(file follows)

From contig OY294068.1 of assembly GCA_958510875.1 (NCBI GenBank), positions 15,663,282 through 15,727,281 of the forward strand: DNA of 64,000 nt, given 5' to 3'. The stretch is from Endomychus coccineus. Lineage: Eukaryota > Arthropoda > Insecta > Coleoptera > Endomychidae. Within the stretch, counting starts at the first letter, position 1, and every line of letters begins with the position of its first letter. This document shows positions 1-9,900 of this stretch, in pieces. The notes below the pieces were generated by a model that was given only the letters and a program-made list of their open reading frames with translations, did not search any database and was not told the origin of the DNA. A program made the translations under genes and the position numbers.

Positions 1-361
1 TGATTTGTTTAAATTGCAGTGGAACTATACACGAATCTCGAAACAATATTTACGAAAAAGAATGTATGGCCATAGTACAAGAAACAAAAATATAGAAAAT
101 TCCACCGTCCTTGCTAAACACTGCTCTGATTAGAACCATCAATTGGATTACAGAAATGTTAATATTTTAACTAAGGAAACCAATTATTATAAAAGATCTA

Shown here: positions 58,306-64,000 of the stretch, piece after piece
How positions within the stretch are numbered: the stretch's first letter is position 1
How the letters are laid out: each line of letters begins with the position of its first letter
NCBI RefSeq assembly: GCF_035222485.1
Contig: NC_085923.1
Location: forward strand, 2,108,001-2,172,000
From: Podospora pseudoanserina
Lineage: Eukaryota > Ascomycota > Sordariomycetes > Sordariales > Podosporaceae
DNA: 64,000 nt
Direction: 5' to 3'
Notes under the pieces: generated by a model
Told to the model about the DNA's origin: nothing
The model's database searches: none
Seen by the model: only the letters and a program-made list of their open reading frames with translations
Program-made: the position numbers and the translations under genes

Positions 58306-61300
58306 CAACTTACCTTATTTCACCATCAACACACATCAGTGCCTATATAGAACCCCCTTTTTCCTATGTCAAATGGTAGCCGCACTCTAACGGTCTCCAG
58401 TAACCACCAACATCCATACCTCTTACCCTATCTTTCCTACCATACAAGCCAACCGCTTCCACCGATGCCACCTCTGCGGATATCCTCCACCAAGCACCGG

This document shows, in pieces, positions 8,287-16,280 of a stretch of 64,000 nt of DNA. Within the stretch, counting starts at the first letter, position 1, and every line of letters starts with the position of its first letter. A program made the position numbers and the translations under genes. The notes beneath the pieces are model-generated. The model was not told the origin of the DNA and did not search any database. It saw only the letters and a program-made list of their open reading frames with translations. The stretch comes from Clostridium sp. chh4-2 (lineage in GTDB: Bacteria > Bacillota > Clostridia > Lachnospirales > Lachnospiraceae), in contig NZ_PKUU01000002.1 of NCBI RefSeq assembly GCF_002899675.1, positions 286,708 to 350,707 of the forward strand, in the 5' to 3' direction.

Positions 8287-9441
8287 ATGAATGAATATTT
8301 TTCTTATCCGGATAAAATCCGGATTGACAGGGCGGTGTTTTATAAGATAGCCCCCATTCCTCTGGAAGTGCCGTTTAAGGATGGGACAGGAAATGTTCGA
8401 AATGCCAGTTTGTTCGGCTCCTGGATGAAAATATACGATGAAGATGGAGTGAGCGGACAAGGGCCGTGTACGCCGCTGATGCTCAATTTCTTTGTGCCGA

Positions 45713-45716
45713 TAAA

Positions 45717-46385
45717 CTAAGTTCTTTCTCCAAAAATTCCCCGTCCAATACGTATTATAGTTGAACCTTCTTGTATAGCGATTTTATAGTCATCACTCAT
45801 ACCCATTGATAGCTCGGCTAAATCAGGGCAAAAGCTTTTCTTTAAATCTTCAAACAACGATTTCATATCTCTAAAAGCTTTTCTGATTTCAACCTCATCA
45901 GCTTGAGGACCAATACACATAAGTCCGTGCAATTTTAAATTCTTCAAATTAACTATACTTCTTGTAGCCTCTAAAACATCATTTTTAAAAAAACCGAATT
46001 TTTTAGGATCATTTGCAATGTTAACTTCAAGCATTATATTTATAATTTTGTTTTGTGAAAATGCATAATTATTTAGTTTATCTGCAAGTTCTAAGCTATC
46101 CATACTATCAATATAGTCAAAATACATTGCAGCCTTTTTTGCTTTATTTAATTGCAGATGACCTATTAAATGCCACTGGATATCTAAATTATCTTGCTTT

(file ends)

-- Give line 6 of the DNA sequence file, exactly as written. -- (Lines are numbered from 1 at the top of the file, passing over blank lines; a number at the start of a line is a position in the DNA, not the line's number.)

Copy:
How positions within the stretch are numbered: the stretch's first letter is position 1